It has been several months since I blogged anything due to the inconvenience of having a day job. There have been many thoughts in my mind over the last few months but I wish to reflect on the first ever State Papal visit to the United Kingdom.
There are many moments that struck me during the visit: the common Christian witness of the Pope and the Queen; the Pope sitting at the same place where St Thomas More was condemned to death within the Palace of Westminster and of course the Beatification of John Henry Newman.
The meeting between the Pope and the Queen had an impact on me. Both are heads of state and both are Christian leaders. Although they may differ on so many areas it strikes me that they both have something very important in common: they both strike me as committed Christians who have dedicated their lives to others. The Queen welcomed the Pope with the words, "your presence here today reminds us of our common Christian heritage" and he reminded her of the great contributions of so many British Christians from William Wilberforce, Florence Nightingale and John Henry Newman.
The speech in the Palace of Westminster struck me more than anything else. The speaker of the House of Commons recalled his predecessor, Thomas More and Pope Benedict recalled the witness of the 'great English scholar and stateman' in the place where the fomer speaker was condemned to death for refusing to put his loyalty to the King above that he owed to God. Listening to the Pope's words in front of so many politicians, I only pray that some of them may listen to his teachings and protect people from forms of socialism and capitalism that lead to injustices and poverty, avoid illegal war, protect all human life from conception, promote compassion and to protect freedom of conscience.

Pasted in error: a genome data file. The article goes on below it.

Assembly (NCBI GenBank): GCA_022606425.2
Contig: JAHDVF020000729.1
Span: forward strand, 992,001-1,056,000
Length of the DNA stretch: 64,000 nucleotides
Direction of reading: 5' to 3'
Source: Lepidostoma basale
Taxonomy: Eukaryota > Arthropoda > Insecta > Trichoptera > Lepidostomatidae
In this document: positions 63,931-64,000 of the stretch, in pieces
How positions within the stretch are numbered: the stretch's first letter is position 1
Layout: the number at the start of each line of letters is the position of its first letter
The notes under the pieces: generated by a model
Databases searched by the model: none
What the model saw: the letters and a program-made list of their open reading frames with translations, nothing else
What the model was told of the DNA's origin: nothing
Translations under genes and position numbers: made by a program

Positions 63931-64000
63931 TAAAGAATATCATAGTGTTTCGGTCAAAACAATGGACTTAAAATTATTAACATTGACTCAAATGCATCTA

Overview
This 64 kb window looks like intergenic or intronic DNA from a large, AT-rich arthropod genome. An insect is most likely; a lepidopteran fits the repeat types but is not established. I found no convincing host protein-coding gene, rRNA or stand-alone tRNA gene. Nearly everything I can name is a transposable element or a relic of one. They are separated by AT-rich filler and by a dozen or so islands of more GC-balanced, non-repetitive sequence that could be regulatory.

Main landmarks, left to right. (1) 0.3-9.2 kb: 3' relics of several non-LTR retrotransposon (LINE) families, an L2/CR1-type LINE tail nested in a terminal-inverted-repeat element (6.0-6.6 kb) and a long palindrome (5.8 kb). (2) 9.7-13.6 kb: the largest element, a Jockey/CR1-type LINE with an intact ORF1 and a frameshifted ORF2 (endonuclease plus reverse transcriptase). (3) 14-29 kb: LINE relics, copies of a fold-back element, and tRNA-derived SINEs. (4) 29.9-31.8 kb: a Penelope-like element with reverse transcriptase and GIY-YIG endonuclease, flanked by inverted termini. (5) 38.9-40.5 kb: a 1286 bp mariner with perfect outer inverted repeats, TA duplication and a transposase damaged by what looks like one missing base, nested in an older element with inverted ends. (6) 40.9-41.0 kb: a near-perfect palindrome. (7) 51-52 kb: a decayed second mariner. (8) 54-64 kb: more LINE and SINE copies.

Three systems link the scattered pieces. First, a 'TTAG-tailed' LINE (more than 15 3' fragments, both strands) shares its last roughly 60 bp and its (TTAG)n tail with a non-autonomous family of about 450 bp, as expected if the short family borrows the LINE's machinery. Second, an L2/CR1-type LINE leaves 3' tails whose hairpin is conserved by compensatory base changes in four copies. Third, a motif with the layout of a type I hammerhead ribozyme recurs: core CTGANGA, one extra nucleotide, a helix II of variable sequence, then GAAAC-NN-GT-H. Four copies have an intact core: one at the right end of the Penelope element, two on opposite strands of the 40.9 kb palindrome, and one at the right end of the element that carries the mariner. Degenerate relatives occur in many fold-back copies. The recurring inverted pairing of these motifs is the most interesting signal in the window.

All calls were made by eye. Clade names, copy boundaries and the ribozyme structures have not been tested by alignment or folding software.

The Beatification of John Henry Newman began with my favourite hymn, Praise to the Holiest and I was moved throughout the ceremony by the crowds, the ritual and the words spoken. The life of John Henry Newman points us again to someone who put truth before convenience, a man whose life shows that we do not have the choice in life between orthodoxy, reason or compassion but they can and should exist together. Blessed John Henry Newman has often been called "the Father of Vatican II" in the sense that he anticipated key themes of the Council and rightly so. The Council he anticipated is not the false 'spirit of Vatican II' but its authentic teachings based on Scripture and Tradition. Blessed John Henry Newman and Pope Benedict share a love for Christ and his Church, a desire to spread the Gospel but rooted in the truth.
My overall impressions following the Papal visit however are that there was such a contrast between the love, joy and hope found in those who welcomed the Pope and the hatred, bigotry and ignorance all too evident in those who attacked and prosted him. The words of the Pope throughout his visit point us to Christ, the only name under which we can be saved.